This 5-part series published in the Independent examines the reticent nature of a treaty that threatens Canada's economic sovereignty.
Part 1: CETA "not about trade"
What the North American Free Trade Agreement (NAFTA) has taught us, and the implications of another treaty based on the neoliberal “free trade” ideology.
CETA will facilitate the “de-Canadianization” of our industries, a process that could be extremely difficult to reverse.
Canadians’ wants and needs may change in the coming two decades, but the constraints under our new treaty with the European Union will not.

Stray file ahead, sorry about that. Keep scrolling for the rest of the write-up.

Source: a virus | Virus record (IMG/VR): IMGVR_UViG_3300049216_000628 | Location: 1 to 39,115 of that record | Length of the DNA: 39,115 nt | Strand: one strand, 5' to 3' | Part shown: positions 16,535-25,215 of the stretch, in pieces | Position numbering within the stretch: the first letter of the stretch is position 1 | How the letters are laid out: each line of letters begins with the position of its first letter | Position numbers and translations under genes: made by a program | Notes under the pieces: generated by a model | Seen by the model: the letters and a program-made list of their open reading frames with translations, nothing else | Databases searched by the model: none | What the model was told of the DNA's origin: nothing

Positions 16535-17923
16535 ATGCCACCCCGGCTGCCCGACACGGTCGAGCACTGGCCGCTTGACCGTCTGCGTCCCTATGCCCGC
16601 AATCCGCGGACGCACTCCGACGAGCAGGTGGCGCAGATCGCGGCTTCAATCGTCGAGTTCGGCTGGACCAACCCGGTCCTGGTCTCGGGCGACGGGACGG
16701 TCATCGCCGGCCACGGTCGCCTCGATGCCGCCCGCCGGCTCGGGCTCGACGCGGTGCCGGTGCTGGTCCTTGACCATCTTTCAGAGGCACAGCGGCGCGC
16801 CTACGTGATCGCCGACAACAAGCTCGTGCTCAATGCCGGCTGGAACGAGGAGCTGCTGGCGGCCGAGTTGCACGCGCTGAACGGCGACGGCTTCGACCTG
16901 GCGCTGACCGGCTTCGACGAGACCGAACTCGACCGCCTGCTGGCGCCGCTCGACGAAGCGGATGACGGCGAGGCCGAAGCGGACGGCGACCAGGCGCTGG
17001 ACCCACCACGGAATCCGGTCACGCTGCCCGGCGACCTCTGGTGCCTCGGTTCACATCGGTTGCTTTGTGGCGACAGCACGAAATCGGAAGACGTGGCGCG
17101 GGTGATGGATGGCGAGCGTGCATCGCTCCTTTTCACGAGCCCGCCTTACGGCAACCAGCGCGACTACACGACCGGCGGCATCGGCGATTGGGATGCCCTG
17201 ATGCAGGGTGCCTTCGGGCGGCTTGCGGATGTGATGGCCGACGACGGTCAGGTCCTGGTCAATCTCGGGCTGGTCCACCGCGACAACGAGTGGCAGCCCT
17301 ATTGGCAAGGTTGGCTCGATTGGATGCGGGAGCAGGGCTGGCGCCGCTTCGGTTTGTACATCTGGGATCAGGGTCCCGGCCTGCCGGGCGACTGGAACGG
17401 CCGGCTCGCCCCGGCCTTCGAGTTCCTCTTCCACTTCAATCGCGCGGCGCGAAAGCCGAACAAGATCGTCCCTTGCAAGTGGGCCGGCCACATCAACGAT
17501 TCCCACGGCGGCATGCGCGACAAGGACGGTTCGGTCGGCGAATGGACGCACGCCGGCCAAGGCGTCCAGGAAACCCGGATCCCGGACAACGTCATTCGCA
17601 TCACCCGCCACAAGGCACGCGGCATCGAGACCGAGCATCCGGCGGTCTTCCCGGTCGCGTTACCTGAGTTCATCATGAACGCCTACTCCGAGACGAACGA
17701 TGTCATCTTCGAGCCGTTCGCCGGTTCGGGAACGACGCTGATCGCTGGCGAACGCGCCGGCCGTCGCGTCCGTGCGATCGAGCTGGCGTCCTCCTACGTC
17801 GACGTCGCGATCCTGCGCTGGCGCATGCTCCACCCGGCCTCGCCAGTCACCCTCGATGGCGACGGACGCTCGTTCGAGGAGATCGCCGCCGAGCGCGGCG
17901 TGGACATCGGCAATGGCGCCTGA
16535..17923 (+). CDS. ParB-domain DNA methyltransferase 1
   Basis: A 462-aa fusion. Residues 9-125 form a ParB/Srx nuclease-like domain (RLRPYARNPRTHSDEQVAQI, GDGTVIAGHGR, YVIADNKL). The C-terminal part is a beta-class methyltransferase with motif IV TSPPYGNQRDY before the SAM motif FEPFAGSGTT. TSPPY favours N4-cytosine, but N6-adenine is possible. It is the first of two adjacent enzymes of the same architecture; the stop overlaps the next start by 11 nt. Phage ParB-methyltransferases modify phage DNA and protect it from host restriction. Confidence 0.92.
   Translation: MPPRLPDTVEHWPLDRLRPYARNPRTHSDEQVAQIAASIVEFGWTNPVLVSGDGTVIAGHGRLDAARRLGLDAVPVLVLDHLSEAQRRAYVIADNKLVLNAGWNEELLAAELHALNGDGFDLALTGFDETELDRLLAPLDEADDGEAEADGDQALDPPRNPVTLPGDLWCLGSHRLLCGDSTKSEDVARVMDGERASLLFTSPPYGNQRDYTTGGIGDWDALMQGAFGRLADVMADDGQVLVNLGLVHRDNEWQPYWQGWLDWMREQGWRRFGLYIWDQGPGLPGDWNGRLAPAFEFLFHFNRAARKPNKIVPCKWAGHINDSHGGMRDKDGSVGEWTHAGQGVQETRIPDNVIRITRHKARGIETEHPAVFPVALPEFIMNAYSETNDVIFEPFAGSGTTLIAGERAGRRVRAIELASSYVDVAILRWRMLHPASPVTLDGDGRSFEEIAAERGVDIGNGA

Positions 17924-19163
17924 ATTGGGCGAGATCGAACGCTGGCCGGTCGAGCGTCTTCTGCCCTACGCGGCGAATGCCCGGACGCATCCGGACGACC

The federal government doesn't want us to know how much we're giving up for CETA. Presented as a "trade agreement" with the European Union, provisions in CETA's investment chapter undermine our right to regulate and hold transnational corporations accountable for the consequences of their actions.
Persuading the average Canadian to take a closer look at the Canada-European Union Comprehensive Economic and Trade Agreement (CETA) is an uphill challenge, partly because people are skeptical about how damaging a trade agreement can actually be. Tariffs and quotas, imports and exports – where’s the deep menace in that?